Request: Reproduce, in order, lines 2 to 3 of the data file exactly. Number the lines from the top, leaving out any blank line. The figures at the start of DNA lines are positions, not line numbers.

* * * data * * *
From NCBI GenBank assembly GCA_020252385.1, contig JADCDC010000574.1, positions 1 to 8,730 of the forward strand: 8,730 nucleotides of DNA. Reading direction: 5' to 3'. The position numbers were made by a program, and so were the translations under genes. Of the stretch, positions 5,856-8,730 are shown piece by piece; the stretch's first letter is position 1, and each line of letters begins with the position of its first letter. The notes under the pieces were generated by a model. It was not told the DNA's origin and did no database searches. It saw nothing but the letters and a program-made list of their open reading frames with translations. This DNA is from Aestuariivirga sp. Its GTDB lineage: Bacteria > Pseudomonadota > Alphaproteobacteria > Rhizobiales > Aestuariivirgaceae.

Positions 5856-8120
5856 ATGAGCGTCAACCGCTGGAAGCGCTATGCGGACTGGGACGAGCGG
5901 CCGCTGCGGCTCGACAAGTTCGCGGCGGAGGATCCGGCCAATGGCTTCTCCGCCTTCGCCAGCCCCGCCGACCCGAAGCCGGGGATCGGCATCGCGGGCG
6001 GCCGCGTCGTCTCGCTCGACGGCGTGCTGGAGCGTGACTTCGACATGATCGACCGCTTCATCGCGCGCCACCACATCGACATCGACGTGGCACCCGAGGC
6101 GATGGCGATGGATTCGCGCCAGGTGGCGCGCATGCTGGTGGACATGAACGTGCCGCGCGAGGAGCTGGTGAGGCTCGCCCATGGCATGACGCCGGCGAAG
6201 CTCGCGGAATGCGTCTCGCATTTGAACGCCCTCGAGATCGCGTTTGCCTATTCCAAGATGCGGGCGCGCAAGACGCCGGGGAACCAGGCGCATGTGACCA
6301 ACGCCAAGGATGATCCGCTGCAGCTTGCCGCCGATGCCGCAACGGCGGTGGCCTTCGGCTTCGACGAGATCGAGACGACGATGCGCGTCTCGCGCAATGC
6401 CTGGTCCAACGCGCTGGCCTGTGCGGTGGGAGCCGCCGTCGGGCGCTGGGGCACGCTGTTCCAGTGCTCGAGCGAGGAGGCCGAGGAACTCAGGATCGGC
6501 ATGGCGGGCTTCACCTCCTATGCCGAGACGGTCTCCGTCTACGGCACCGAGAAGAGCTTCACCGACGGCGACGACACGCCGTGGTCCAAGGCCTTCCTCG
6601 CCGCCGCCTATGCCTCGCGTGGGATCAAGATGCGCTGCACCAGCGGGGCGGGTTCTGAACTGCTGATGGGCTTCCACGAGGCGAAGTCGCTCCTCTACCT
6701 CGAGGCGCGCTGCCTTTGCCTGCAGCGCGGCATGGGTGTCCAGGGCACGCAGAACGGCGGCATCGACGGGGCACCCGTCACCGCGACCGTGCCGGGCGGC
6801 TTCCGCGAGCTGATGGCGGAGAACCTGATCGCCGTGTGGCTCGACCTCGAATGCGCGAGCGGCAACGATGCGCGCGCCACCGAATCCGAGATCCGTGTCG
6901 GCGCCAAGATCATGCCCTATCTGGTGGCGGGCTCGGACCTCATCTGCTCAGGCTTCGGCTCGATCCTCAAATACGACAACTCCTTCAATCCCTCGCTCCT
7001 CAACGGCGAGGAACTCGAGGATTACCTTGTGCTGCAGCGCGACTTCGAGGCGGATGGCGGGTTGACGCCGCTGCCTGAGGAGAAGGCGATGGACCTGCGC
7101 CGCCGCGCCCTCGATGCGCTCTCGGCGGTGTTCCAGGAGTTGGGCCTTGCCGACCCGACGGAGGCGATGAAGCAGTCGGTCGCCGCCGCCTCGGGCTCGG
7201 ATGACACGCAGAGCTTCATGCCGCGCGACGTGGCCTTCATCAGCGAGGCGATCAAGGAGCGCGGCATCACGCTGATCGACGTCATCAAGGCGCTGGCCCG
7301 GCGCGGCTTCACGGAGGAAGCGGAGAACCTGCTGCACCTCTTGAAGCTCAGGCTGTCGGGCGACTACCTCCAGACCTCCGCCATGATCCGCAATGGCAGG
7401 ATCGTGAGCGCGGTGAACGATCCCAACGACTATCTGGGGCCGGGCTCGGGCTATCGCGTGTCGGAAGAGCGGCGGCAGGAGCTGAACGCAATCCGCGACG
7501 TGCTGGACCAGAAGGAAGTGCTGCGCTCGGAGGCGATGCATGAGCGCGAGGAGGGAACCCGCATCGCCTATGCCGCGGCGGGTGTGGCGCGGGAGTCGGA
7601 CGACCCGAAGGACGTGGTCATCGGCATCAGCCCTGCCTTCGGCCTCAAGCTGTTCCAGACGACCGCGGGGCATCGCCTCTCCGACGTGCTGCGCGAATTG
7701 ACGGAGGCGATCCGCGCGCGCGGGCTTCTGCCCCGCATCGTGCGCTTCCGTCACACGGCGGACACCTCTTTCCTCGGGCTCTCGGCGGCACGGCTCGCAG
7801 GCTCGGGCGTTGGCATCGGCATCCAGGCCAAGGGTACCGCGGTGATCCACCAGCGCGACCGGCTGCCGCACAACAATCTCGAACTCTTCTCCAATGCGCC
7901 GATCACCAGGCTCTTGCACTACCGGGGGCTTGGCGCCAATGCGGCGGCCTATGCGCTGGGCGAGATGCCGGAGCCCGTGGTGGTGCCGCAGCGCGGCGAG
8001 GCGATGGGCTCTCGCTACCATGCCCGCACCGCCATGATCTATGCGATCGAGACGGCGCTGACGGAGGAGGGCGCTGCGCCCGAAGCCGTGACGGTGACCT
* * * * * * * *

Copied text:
Positions 5856-8120
5856 ATGAGCGTCAACCGCTGGAAGCGCTATGCGGACTGGGACGAGCGG